Created in an 18th century Baroque oratory (a small room with an altar, intended for playing and enjoying religious music) was the Argentine exhibition: the performance/installation "The Ascension", by artist Jorge Macchi and musician Edgardo Rudnitzky. Even before viewing the exhibition, all the circumstances - the venue, part of a religious building, and the title, derived from the Catholic calendar - indicated that there would be some connection with Christian dogma, Argentina being a country with a strong Catholic tradition. The exhibition was in fact one of the most powerful experiences of this Biennale. The oratory ceiling has a fresco depicting the Virgin Mary ascending to heaven in the company of angels, in the finest Baroque traditions and enclosed within a Baroque frame. The artists have placed a trampoline directly beneath the fresco, precisely reflecting the form and size of the ceiling piece. In the course of the performance (or "intervention", as the artists prefer to call their work), two musical instruments are played: a work by Rudnitzky is recited on a viola da gamba, with an acrobat on the trampoline providing the rhythmic accompaniment: the creaking of the springs and the beating of his feet against the elastic surface.
The sounds created by the acrobat are organically integrated into the music as an element of the composition and the ritual as a whole, which presents absolute perfection, a closed circle. It incorporates a multitude of paradoxes, the discovery of which, even without pretending to define them, is a source of enjoyment to a detective of art. Trampoline jumping as an ascent to heaven? Is this blasphemy? In a Catholic country, faith and ritual are no doubt rooted deeply enough in everyday life for the use of these as material for art not to appear as a transgression or crime against faith, whether or not you're a practicing Catholic. Another aspect: the fresco is called "The Assumption of Mary", as is customary within the Catholic tradition, while the work is entitled "The Ascension", and there lies another paradox created by the authors. In accordance with Catholic dogma, Christ himself climbed to heaven as a man and as the Son of God, while Mary was taken up to heaven in accordance with the will of God, rather than her own will, a privilege that distinguishes the Mother of God among all other mortals (who may enter heaven only after the Last Judgement).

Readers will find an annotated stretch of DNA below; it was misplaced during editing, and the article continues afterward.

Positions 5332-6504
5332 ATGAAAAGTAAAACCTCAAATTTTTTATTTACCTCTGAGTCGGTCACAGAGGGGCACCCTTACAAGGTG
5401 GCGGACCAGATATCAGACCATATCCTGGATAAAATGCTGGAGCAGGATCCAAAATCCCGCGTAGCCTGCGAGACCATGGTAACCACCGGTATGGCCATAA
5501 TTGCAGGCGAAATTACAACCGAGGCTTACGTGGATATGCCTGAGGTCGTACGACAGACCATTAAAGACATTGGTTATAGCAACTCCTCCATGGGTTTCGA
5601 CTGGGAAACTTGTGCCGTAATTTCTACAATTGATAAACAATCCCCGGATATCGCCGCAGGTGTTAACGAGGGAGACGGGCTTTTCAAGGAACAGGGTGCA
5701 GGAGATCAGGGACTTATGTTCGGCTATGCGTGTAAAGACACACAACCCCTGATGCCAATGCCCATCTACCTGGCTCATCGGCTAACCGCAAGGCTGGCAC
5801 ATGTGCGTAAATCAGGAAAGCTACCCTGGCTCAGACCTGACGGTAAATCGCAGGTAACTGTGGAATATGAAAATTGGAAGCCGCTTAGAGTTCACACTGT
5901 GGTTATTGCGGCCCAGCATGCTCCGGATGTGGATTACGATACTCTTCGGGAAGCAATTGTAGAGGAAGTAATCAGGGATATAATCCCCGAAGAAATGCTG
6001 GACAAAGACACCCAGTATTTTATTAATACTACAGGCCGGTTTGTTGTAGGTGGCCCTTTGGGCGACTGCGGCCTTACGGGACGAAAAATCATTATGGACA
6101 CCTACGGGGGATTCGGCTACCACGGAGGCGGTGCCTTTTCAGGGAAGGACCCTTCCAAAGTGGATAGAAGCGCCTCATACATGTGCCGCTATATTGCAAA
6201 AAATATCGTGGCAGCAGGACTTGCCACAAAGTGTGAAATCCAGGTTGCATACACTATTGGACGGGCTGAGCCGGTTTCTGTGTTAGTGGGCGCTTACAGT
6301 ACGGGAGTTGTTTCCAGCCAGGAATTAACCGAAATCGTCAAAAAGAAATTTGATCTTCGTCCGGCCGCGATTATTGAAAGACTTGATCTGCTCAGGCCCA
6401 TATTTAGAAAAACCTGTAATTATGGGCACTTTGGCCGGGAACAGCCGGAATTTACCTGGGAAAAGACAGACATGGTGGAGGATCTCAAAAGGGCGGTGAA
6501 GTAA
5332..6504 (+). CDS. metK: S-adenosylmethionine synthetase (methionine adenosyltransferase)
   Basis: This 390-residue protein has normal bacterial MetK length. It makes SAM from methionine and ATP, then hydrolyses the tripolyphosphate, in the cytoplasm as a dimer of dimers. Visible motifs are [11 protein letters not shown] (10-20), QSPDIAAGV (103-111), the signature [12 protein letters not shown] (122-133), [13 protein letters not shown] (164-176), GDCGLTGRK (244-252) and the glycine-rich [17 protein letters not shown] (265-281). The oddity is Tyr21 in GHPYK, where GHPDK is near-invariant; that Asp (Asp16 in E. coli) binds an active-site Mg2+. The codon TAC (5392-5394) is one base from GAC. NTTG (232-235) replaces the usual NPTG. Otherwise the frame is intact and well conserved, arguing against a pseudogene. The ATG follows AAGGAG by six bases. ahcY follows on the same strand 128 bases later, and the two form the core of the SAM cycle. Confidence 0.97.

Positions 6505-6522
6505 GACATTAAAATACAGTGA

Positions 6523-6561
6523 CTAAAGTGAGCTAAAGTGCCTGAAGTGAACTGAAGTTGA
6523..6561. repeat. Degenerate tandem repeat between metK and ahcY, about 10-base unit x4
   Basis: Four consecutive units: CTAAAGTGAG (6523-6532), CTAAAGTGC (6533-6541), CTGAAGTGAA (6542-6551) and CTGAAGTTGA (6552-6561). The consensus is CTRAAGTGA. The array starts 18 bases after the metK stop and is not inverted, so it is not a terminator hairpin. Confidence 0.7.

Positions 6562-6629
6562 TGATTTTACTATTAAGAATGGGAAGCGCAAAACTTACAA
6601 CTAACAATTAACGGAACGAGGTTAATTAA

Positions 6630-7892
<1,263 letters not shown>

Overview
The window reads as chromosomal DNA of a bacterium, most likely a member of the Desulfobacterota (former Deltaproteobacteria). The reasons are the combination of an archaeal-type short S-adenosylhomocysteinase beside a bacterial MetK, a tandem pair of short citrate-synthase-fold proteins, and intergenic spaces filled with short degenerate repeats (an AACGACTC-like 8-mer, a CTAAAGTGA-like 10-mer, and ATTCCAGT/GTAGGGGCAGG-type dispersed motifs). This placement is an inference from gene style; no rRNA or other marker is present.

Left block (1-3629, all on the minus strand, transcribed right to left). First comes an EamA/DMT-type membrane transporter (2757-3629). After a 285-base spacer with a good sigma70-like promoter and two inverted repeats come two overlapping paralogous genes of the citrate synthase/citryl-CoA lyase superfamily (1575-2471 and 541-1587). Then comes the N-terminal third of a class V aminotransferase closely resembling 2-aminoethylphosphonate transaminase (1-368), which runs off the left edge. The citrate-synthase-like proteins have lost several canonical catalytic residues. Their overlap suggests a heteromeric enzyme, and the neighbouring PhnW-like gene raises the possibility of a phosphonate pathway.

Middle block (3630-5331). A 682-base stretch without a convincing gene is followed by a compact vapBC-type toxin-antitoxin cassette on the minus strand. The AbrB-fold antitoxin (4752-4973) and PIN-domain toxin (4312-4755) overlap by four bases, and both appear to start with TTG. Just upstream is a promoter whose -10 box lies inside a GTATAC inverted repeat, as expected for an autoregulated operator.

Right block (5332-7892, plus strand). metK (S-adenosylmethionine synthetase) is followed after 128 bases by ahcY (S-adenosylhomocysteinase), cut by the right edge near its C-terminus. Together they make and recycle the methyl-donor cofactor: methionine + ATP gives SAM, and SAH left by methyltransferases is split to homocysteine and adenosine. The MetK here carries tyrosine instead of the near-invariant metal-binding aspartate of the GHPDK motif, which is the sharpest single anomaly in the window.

The trampoline serves as a visual aid, revealing Man's wish, born of his pride, to "climb to heaven" by himself, and at the same time his inability to do so, since gravity draws him back to earth, only to kick off for another futile jump. Movement, sound, rhythm, the room with its original function and fresco, as well as the broad context of the work's content, together make "The Ascension", to my mind at least, one of the most powerful works of this Biennale. Its outward lightness and simplicity disguise an existential significance of a kind that may be ignored if the particular viewer so wishes.
Some more random photos from the 51st Venice Biennale: